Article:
Some of the major or al-Kaba'ir sins in Islam are as follows:[24]

  1. Shirk (associating partners with Allah);
  2. Committing murder (taking away someone's life);[25]
  3. Practicing sihr (sorcery);
  4. Leaving off the five daily prayers (Salah);
  5. Not paying the minimum amount of Zakat when the person is required to do so;
  6. Not fasting on the days of Ramadan (without an excuse);
  7. Not performing Hajj (while being able to do so);
  8. Cutting off the ties of relationships;
  9. Committing zina (Adultery and/or fornication);
  10. Using intoxicants (khamr), such as alcohol, or any other drugs without prescription;
  11. Taking or paying interest (riba);
  12. Consuming the property of an orphan;
  13. Lying about Allah and the Islamic prophet Muhammad;
  14. Turning back when the army advances (running from the battlefield);
  15. The unjust leader.

These seventeen references do not constitute all major sins in Islam, there are other fifty-four other notable major sins; some within this list also represent the opinions of particular scholars and so they do not perfectly represent Islam.

Although many of the ideas for what is unacceptable overlap, the seven major sins of Islam differs from the seven deadly sins of Christianity. The Islamic sins refer more to specific undesirable behavior rather than to the general negative characteristics or actions of the cardinal Christian sins. Despite the similar names, the seven main sins in Islam are more comparable to the Ten Commandments rather than the seven deadly sins. They both provide the bottom line for believers in terms of what is acceptable behavior in the faith. The actions themselves differ most of the major crimes in Islam relate to subservience to Allah. Any form of polytheism is seen to be the most severe offense in the religion and all of the other transgressions are in some form of association with Allah. Witchcraft, for example, is the taking on of supernatural powers in order to make the practitioner a being above the normal human. This challenges the power of Allah as the person in question has superseded their mortal position to become something greater and akin to a god. The same can be said of murder, as ultimately the power to decide who shall live and die is believed to belong solely to Allah. Life is thought to be a gift from Allah and the unjust taking of life is a severe spiritual offense, as it is not only seen as morally wrong but also as an affront to God.

In addition to what Muslim scholars agree are the principal seven sins, the idea exists that the major sins extend far past the seven. These additional transgressions, potentially up to seventy, are not universally settled upon nor are they explicitly stated in the Qur'an, however they are thought to be implied by the text.[24] The supplementary sins as a whole lack the spiritual gravity of the original seven and include things such as drinking alcohol and eavesdropping.

See alsoEdit


  1. ^ a b Esposito, John L., ed. (2003). "Sin". The Oxford Dictionary of Islam. ISBN 978-0-19-512558-0.
  2. ^ Alwazna, Rafat Y. (2016-06-01). "Islamic Law: Its Sources, Interpretation and the Translation of It into Laws Written in English". International Journal for the Semiotics of Law - Revue internationale de Sémiotique juridique. 29 (2): 251–260. doi:10.1007/s11196-016-9473-x. ISSN 1572-8722.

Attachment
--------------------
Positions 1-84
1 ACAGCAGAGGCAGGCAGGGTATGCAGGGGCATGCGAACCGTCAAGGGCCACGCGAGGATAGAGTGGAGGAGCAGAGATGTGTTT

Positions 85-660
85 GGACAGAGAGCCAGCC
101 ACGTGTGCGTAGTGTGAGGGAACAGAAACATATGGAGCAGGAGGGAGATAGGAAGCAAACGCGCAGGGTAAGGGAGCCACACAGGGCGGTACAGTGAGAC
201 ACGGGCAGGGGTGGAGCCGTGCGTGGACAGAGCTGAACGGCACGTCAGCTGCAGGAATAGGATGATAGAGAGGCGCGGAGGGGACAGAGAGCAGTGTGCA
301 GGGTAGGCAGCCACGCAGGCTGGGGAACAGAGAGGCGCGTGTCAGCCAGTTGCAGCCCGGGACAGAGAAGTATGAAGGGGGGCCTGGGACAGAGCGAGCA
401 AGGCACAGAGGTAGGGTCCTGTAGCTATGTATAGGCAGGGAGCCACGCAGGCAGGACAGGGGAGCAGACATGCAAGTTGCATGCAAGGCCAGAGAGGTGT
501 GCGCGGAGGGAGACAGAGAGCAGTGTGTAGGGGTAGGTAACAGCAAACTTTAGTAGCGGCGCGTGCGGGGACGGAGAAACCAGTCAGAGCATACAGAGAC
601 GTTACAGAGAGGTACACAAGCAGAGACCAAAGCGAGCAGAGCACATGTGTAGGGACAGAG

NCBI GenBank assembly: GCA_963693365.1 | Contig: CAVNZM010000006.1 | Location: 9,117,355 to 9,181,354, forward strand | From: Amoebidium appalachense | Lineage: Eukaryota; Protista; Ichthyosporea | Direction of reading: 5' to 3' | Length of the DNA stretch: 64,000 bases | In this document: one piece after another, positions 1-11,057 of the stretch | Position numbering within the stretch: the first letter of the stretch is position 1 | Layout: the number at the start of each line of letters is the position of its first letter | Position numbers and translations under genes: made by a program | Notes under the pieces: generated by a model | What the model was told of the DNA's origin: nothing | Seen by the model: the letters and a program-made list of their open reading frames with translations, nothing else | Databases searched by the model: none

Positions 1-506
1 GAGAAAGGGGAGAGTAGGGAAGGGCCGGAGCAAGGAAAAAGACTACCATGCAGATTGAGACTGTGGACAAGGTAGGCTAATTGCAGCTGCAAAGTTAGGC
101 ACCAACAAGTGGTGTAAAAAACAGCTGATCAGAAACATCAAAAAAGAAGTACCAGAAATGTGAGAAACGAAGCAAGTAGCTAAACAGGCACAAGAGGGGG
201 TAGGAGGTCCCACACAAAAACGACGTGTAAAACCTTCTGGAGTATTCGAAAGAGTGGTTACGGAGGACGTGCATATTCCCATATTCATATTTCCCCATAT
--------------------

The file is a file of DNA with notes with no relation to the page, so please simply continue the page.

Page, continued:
3. ^ Wensinck, A. J. (2012). "K̲h̲aṭīʾa". In P. Bearman; Th. Bianquis; C.E. Bosworth; E. van Donzel; W.P. Heinrichs (eds.). Encyclopaedia of Islam (2nd ed.). Brill. doi:10.1163/2214-871X_ei1_SIM_4141. ISBN 978-90-04-08265-6.
  4. ^ Glasse, Cyril (2003). The New Encyclopedia of Islam. Altamira. p. 431. ISBN 978-0-7591-0190-6. In Islam sin is divided into two categories. The first is that of dhanb, which is a fault or shortcoming, a limitation, an inadvertencies, the consequence of which is a sanction rather than a punishment. Sin as dhanb is distinguished from willful transgression (ithm), which is more serious and clearly incurs punishment rather than sanction. ... The term khati'ah is used in practice indiscriminately for both concepts of sin.
  5. ^ a b c d e f g h i j k l m n o p Ituzsu, Toshiko (1966). Ethico-Religious Concepts in the Qur'an. Montreal: McGill University Press. pp. 193–249.
  6. ^ a b Ali, Adbullah Yusuf. The Holy Qur'an. p. 126.
  7. ^ Brill Encyclopedia of Islam. Leiden Brill. 1997. pp. 484–486.
  8. ^ Brill Encyclopedia of Islam. Leiden Brill. 1997. pp. 1106–09.
  9. ^ Hassan, Faridah; Osman, Ismah; Kassim, Erne Suzila; Haris, Balkis; Hassan, Rohana (2019). Contemporary Management and Science Issues in the Halal Industry: Proceedings of the International Malaysia Halal Conference (IMHALAL). Springer. p. 237. ISBN 978-981-13-2677-6. Retrieved 4 June 2020.
  10. ^ "40 Hadith: Nawawi: 27, English translation: Hadith 27". Retrieved 14 April 2015.
  11. ^ Quran 11:3
  12. ^ a b c d Moosa, Ebrahim (2009). "Repentance". In Esposito, John L. (ed.). The Oxford Encyclopedia of the Islamic World. ISBN 978-0-19-530513-5.
  13. ^ Quran 12:53
  14. ^ "Sins: to hide or to make public". Islamic Etiquette. Islamic Etiquette.[self-published source?]
  15. ^ Quran 22:37
  16. ^ Hadith, Sunan At-Tirmidhi, Book of Supplications, Number 3393
  17. ^ Quran 47:2
  18. ^ Quran 2:160
  19. ^ Quran 25:70
  20. ^ Hadith, Sahih Bukhari, Book 27, Number 1
  21. ^ Quran 4:18
  22. ^ Quran 4:36
  23. ^ Siddiqui, Mona (2012). The Good Muslim: Reflections on Classical Islamic Law and Theology. Cambridge University Press. p. 126. ISBN 978-0-521-51864-2.
  24. ^ a b ISBN 1-56744-489-X The Major Sins Al-Kabirah By Muhammad bin 'Uthman Adh-Dhahabi, rendered into English by Mohammad Moinuddin Siddiqui
  25. ^ Shah, Sayed Sikandar (January 1999). "Homicide in Islam: Major Legal Themes". Arab Law Quarterly. Leiden: Brill Publishers. 14 (2): 159–168. doi:10.1163/026805599125826381. eISSN 1573-0255. ISSN 0268-0556. JSTOR 3382001. OCLC 535488532.